Way back in 1977, the World Health Organization declared the goal of achieving Health For All by the Year 2000. This should be understood in the way the U.S. Public Health Service defined a goal in 1980: “a timeless statement of aspiration.”
Clearly, Health For All was not achieved, and is still not achieved today. But nonetheless the idea — indeed, the ideal — is important, and it inspired many people, including me.
What is particularly noteworthy is the focus on “all.” In my presentations, I always point out it is not health for a few, not just for some, not even for many, but for all. It stems from a deeply humane concern to include everyone, to ensure everyone in the world enjoys good health.
But the ultimate determinant of the health of everyone in the world is the state of the natural ecosystems of which we are a part, coupled with the extent to which the Earth’s natural resources and biocapacity are fairly distributed within and between societies. Which brings me to Earth For All, a report to the Club of Rome that I mentioned in my Aug. 28 column and is now published.
The report comes 50 years after the Club of Rome released The Limits to Growth, a groundbreaking and controversial exploration of the future of humanity and the Earth.
That 1972 report used a “world systems model” to explore several alternative development scenarios. It found that business as usual led to ecological overshoot and societal collapse in the mid-21st century — now 30 years away. It also found plausible alternative development paths that could avoid collapse — but regrettably, we did not take them then, and are not taking them now.
Earth For All builds on the Limits to Growth, using an updated model to revisit the different scenarios. In addition to business as usual, the report examines two alternatives, one of which assumes twice as much resources are found and used as in the original scenario, while the third assumes a dramatic increase in technology. A fourth scenario was a route to a stabilized world through large-scale societal change.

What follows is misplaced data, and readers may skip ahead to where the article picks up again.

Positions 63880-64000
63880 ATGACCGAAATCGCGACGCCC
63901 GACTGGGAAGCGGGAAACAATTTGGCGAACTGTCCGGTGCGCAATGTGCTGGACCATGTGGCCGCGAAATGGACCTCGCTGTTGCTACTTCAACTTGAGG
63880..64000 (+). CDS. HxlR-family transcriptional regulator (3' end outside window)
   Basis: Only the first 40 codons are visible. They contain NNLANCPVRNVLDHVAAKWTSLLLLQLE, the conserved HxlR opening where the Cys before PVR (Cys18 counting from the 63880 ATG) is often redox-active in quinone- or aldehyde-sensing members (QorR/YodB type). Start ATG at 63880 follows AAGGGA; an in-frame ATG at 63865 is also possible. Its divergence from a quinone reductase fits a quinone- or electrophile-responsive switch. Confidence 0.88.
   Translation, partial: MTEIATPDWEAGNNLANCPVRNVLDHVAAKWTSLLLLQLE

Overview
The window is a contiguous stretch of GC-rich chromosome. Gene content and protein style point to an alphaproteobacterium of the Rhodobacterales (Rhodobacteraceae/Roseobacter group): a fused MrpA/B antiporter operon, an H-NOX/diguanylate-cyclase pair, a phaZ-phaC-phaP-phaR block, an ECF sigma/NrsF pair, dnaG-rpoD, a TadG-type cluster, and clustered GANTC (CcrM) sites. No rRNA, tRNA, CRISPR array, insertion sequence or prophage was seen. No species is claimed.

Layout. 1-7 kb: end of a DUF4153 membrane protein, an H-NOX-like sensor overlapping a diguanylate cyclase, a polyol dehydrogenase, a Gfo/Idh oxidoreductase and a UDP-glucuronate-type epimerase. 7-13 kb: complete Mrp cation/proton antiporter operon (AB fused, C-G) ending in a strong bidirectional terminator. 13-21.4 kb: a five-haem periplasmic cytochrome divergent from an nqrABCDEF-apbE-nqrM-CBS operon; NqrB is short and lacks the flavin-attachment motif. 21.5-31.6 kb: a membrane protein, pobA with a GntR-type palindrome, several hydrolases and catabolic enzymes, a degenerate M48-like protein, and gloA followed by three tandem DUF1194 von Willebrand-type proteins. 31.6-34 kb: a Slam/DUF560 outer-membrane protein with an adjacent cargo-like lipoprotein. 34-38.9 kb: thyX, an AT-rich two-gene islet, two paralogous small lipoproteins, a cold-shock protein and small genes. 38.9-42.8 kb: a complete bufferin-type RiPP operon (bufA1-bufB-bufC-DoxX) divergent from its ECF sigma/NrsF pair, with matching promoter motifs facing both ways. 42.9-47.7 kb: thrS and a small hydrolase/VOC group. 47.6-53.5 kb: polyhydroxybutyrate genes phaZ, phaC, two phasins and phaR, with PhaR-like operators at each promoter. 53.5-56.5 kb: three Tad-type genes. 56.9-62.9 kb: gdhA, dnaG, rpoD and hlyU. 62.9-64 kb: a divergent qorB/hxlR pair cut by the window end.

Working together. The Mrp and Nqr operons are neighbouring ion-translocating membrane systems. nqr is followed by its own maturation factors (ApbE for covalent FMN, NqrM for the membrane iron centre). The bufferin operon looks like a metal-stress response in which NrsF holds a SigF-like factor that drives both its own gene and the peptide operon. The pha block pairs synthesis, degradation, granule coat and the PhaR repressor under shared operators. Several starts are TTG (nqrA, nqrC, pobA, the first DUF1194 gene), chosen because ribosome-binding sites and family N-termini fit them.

One of the researchers, Gaya Herrington, looked at how the actual data over the past 40 years for the main elements of the model compared to the trends in the scenarios. She found that “the first three scenarios most accurately tracked the actual data,” which, the authors note, “should set off alarm bells.”
Both business as usual and business as usual with double resources led to societal collapse in the 21st century, the first because “material consumption crashed up against planetary boundaries,” the second because with twice as many resources, “inefficient overuse continued for longer,” resulting in “the biggest collapse due to excessive pollution.”
The “high tech” scenario led to serious declines, but not collapse; only the “stabilized world” scenario led to “widespread increases in human welfare and population stabilization.”
Importantly, in her foreword, Christiana Figueres — a notable global leader on climate change — makes the point that we face a metacrisis that includes “climate chaos, environmental degradation and perverse inequality.” Not only do those crises interact, she writes, they “all share the same deep root: extractivism … [that] not only depletes the planet … it also depletes our human souls.”
The main focus of the book, however — and the accompanying Earth4All website — is not on the problems, but the solutions. The authors note in their opening chapter that “the long-term potential of humanity depends upon civilization … undergoing five extraordinary turnarounds within the coming decades.” And they take an optimistic stance: “Our analysis indicates it’s fully doable” and “can be achieved by 2050.”
The first three of those turnarounds are focused on inequality, underscoring that it is Earth for All, not Earth for a few, some or many: ending poverty, addressing gross inequality and empowering women.
The fourth is to “make our food system healthy for people and ecosystems” and the fifth is to transition to clean energy.
I will address these turnarounds in the coming weeks, linking them to local action in this region. Given their importance, they should be a key focus for the new municipal councils we have just elected.
Dr. Trevor Hancock is a retired professor and senior scholar at the University of Victoria’s School of Public Health and Social Policy.
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